The neo-classical choreography by Alice Reyes, who is among the newest batch of National Artists to be announced but yet to be formally conferred, dispelled the notion that a ballet originally meant for children had to be a lightweight affair that can bore longtime fans and purists. The choreography was indeed very challenging right off the bat in the first scene with Prince Charming along with his brothers and friends having to contend with tricky turns in both directions. It didn’t let up as the various animals dressed in colorful and unusual costumes (by National Artist Salvador Bernal who also did the stage design) danced their respective numbers to amuse the distraught Cinderella during the garden divertissement. And there was also the highly anticipated Pas de deux that also called for solid classical technique from both pairs of Cinderella and Prince Charming.

Richardson Yadao

As expected, it was the wicked step mother and the ugly step sisters who stole the show. The stepsisters had to dance in an awkward, comedic, and grotesque form while doing it en pointe. The stepsisters’ roles gave the dancers more room and flexibility for interpretation and personalization. The pair of Katherine Trofeo opted for the serious yet vacuous approach contrasting with Ma. Celina Dofitas who somehow forgot to close the lid on the clumsiness department. The other pair of Rita Winder and Edana Labitoria portrayed the step sisters with a similar inelegant and bizarre manner.

Earl John Arisola and Monica Gana

Clearly one of the highlights in this ballet was the guest artists who alternately portrayed the stepmother. Madame Isabelle Garachon was a revelation for me. Ever since her husband, French Ambassador Gilles Garachon, assumed his post in the country, my friends and I have always wondered about Madame Garachon’s past as a professional dancer and we could only imagine her performing. And with this ballet, we finally got the chance to see her perform. Even if she had been away from dancing for 15 years, she showed that there is still the dancer in her as she managed her own doing pique and chaine turns along with the stepsisters towards the end. Margie Moran Floirendo, on the other hand, may not possess the extensive dance training and background that Madame Garachon had, but she still held her own, giving the people a glimpse of a mean streak which is so unlike the general impression of her as the prim and proper Miss Universe.

Madame Isabelle Garachon

Other notable performances of the ballet were that of the Prince Charming’s brothers Prince Fortune (alternately played by Victor Maguad and Emmanuelle Guillermo) and Prince Desire (alternately played Timothy Cabrera and Cyril Fallar). The Dancing Master (alternately played by Cyril Fallar and Victor Maguad) also had a scene stealing scene as he had the misfortune of teaching the stepsisters how to dance. It was a surprise for me to see Paul Morales do a double pirouette as the King. His alternate in this role is Butch Esperanza who also plays the stepmother in some performances. And I can imagine what a laugh riot that could be.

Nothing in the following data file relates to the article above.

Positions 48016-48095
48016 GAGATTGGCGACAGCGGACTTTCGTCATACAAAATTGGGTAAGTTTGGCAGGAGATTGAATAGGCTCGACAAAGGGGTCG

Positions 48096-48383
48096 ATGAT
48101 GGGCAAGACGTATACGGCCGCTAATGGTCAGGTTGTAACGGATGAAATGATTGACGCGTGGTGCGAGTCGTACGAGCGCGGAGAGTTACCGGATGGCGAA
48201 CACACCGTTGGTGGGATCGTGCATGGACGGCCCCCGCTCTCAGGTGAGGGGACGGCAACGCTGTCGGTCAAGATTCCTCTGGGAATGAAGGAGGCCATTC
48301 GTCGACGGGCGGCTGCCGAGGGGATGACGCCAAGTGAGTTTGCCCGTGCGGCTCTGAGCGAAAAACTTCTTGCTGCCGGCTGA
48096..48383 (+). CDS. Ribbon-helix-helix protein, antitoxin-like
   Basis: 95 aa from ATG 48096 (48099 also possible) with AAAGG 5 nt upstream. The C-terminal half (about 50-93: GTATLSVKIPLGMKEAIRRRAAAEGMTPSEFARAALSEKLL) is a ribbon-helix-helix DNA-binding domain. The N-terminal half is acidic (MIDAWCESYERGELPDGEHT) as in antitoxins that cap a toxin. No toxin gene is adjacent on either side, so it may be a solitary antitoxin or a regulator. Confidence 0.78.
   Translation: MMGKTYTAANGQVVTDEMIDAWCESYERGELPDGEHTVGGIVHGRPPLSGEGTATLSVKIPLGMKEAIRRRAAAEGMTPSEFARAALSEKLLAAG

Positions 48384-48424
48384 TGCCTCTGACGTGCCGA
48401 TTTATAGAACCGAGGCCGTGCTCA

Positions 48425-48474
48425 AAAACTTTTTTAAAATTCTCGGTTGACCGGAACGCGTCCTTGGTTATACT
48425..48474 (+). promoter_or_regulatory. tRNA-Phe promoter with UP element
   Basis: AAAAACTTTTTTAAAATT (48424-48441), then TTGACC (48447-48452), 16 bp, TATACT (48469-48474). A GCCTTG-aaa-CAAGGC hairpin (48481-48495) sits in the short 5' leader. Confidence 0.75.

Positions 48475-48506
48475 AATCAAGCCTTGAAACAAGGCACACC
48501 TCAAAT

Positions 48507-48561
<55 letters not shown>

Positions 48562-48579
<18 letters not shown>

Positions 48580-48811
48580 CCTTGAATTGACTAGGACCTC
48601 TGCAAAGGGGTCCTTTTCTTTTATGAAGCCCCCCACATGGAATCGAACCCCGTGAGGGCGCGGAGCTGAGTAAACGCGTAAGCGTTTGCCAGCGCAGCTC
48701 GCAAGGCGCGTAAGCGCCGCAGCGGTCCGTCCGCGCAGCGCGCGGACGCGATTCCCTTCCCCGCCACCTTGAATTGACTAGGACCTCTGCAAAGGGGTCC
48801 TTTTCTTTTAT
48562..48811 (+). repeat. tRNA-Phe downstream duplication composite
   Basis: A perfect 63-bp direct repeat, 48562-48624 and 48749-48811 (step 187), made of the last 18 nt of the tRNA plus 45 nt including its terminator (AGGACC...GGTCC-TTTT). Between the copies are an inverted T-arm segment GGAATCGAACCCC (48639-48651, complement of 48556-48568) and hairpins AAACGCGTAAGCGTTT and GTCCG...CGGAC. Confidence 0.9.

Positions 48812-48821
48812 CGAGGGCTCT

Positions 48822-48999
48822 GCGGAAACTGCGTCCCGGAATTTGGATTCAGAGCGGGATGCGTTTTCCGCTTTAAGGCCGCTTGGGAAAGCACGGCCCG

The music for Alice Reyes’ Cinderella was stitched together from various Tchaikovsky works by Francisco Feliciano, another newly proclaimed National Artist who sadly passed away recently. I think that it was a good thing that they didn’t use most of the popular ballet music by Tchaikovsky or else it would’ve been difficult for me not to think of the choreography from those other ballets.

Valentin Garachon, Isabelle Garachon, Alice Reyes, Margie Moran-Floirendo,
Arthur Garachon, and Ambassador Gilles Garachon

I’ve had the privilege to watch both gala performances with the first night featuring Denise Parungao as Cinderella, Richardson Yadao as Prince Charming, Isabelle Garachon as Stepmother Brunhilda, Katherine Trofeo and Ma. Celina Dofitas as Stepsisters Prunella and Griselda, Rita Winder as Fairy Godmother, and Paul Morales as King Christopher Rupert Vladimir Alexander Francois Reginald Herman. The second gala performance featured Monica Gana as Cinderella, Earl John Arisola as Prince Charming, Margie Moran Floirendo as Stepmother Brunhilda, Rita Winder and Edana Labitoria as Stepsisters Prunella and Griselda, Katherine Trofeo as Fairy Godmother, and Butch Esperanza as the King whose name I won’t repeat.

Ballet Philippines’ staging of Alice Reyes’ Cinderella wraps up this weekend with shows on December 5-7, 2014 at the Cultural Center of the Philippines’ Tanghalang Nicanor Abelardo (CCP Main Theater).